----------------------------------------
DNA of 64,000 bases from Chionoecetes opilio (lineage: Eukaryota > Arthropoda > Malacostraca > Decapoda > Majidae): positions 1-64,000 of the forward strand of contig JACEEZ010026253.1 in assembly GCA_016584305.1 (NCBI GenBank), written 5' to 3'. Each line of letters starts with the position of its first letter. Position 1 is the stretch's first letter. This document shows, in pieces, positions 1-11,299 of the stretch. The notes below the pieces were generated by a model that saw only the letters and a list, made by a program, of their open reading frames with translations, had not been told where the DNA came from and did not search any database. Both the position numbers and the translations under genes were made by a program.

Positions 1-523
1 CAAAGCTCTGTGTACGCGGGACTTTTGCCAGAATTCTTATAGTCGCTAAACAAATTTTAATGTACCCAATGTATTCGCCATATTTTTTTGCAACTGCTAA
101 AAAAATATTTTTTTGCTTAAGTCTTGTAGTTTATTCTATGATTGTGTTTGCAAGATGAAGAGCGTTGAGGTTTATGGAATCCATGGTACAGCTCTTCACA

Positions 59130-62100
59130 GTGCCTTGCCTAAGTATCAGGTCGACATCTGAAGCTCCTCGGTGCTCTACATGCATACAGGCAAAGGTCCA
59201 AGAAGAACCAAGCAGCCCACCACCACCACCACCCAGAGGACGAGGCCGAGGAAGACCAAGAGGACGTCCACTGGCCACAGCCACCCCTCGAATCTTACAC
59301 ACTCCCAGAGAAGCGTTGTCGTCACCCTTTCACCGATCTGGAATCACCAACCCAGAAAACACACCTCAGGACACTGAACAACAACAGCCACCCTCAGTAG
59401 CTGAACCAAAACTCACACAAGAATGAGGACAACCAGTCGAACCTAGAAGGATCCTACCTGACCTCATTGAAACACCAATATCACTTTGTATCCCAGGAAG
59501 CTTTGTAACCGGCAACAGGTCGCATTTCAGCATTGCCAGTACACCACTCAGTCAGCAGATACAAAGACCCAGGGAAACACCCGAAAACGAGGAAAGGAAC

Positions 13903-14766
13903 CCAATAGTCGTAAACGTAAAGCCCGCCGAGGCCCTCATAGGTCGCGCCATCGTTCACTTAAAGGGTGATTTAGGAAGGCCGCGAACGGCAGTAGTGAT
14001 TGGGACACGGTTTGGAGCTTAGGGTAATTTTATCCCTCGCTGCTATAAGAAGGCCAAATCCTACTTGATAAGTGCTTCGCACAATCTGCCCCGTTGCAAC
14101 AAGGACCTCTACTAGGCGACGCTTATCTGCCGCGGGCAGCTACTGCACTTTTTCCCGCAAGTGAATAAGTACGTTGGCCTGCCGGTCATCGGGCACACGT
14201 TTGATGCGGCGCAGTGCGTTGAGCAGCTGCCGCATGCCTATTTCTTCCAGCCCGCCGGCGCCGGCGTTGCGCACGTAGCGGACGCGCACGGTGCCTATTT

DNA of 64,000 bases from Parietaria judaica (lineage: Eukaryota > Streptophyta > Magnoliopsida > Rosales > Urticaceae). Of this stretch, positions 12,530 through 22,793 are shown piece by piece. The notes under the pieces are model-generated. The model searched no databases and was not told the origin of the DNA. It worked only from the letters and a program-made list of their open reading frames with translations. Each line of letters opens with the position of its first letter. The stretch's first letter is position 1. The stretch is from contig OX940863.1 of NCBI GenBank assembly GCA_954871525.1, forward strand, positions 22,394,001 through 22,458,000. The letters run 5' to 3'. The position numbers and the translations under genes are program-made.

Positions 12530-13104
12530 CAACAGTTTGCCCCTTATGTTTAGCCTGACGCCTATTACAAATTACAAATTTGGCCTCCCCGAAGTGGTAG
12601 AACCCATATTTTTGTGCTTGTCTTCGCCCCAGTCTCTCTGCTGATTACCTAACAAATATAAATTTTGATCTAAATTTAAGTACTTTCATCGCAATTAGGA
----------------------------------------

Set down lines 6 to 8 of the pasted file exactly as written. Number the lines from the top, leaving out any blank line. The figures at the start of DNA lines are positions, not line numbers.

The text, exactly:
59130 GTGCCTTGCCTAAGTATCAGGTCGACATCTGAAGCTCCTCGGTGCTCTACATGCATACAGGCAAAGGTCCA
59201 AGAAGAACCAAGCAGCCCACCACCACCACCACCCAGAGGACGAGGCCGAGGAAGACCAAGAGGACGTCCACTGGCCACAGCCACCCCTCGAATCTTACAC
59301 ACTCCCAGAGAAGCGTTGTCGTCACCCTTTCACCGATCTGGAATCACCAACCCAGAAAACACACCTCAGGACACTGAACAACAACAGCCACCCTCAGTAG